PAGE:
Calvin asked several songsters from Geneva to compose or adapt tunes that were suitable for the singing of psalms in church. In 1562, an official collection of the 150 Psalms came out entitled ‘The Psalms of David’. This psalm book had a very large circulation and contributed to shape the Reformed identity. Some Psalms became passwords and even war songs as the French Protestant people went through difficult times.
All of Marot’s writings are versified. Most are secular poems, among which feature ‘the Opuscules’ (which include the poem ‘l’Enfer’), ‘the Elegies’, ‘the Epistles’ (addressed to the king and to other important figures), ‘the Epigrams’, ‘the Complaints of Adolescence’.
The Psalms are not his only religious work. He also versified the ‘Canticle of Moses’, the ‘Canticle of Simeon’, and some Orations, amongst which feature “The Commandments of God” (the Ten Commandments) and the “Oration to Our Lord Jesus Christ” (the Lord’s Prayer).
Clément Marot, received his inspiration from various sources ; his style was poetic, sophisticated, clear and picturesque; he can therefore be considered as a forerunner of the great literary movement of the French Renaissance, the Pléiade.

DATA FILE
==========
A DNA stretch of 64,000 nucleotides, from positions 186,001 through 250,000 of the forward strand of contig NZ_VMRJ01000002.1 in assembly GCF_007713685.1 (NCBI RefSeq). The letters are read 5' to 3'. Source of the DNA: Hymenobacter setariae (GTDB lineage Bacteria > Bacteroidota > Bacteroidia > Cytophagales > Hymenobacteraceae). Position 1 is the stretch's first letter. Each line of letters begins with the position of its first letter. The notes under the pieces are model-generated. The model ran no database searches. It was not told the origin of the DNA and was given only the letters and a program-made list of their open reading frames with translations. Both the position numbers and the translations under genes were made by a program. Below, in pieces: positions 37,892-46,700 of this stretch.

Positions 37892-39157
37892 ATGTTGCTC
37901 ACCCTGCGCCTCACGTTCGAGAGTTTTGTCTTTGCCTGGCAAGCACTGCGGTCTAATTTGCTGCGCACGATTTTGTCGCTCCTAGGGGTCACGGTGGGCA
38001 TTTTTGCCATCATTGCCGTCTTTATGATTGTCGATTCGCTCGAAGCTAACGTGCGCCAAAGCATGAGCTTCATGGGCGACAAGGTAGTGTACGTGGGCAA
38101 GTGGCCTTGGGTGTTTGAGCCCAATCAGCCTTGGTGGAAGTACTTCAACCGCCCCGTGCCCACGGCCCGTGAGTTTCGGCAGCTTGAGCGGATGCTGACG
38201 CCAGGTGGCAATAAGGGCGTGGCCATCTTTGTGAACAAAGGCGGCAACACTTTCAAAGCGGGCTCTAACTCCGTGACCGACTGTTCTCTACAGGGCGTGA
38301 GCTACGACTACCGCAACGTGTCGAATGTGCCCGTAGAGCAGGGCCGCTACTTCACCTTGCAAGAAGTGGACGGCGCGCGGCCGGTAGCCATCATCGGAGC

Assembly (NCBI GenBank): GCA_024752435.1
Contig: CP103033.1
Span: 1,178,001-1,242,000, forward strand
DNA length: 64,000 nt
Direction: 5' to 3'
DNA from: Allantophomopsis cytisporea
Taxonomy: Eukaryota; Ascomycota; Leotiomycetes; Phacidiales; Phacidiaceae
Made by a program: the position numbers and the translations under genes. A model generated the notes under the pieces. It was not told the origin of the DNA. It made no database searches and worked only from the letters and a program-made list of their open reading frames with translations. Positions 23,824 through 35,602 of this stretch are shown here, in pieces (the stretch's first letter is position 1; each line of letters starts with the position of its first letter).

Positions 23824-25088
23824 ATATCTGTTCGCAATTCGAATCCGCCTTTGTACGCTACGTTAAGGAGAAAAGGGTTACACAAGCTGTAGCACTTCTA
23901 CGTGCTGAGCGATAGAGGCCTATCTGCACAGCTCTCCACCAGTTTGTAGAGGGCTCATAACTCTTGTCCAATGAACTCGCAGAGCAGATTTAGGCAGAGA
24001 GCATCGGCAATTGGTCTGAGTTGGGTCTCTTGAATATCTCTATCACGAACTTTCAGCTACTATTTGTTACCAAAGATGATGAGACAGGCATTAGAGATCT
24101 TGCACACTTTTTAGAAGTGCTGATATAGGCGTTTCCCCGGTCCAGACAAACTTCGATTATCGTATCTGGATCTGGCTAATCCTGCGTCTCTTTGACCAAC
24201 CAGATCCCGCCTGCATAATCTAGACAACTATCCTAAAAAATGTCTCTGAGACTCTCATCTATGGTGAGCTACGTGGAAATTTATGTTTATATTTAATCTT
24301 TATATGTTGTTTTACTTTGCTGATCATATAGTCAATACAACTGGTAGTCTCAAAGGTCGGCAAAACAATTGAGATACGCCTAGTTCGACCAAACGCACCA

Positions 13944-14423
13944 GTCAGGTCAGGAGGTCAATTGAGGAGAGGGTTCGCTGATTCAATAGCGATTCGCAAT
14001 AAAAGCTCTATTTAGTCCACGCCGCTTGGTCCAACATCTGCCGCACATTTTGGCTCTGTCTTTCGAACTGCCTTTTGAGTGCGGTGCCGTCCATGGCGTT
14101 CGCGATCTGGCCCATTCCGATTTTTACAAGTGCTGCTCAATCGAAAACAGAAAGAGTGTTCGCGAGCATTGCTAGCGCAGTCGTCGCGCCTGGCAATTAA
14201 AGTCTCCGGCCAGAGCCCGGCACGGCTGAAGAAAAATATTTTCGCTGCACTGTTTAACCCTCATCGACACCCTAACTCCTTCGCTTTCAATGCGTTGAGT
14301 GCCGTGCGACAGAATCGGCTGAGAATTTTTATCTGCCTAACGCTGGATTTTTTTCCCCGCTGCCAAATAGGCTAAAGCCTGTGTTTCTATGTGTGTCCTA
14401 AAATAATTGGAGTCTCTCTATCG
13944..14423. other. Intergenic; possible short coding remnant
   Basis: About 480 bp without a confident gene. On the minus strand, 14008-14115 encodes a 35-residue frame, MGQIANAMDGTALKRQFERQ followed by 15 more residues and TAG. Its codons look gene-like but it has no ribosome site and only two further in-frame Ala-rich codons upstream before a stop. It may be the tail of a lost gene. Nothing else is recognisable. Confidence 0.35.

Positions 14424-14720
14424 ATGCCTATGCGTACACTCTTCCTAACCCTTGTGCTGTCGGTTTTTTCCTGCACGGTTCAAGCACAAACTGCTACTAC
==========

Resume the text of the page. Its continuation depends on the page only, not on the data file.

Clément Marot, beginning of Psalm IX :
« De tout mon coeur t’exalteray
Seigneur, et si raconteray
Toutes tes oeuvres nompareilles,
Qui sont dignes de grans merveilles. »
(I will praise you,
O Lord, with all my heart;
I will tell of all your wonders”
From the “New International Version Bible”)
Clément Marot (1496-1544)
- MAROT Clément, Œuvres poétiques complètes, Bordas, Paris, 1990-1993, Volume 2
- MAROT Clément et BÈZE Théodore (de), Les psaumes en vers français avec leurs mélodies, introduction de P. Pidoux, Droz, Genève, 1986
- MAYER Claude Albert, Clément Marot, Nizet, Paris, 1972
- REUBEN Catherine, Traduction des Psaumes de David par Clément Marot : aspects poétiques et théologiques, Honoré Champion, Paris, 2000
Jean Calvin (1509-1564)
A generation after Luther, the Frenchman Jean Calvin became the organiser of the Reformation : he organised the Church, shaped the doctrine and defined the role of the Church in state government.
Théodore de Bèze (1519-1605)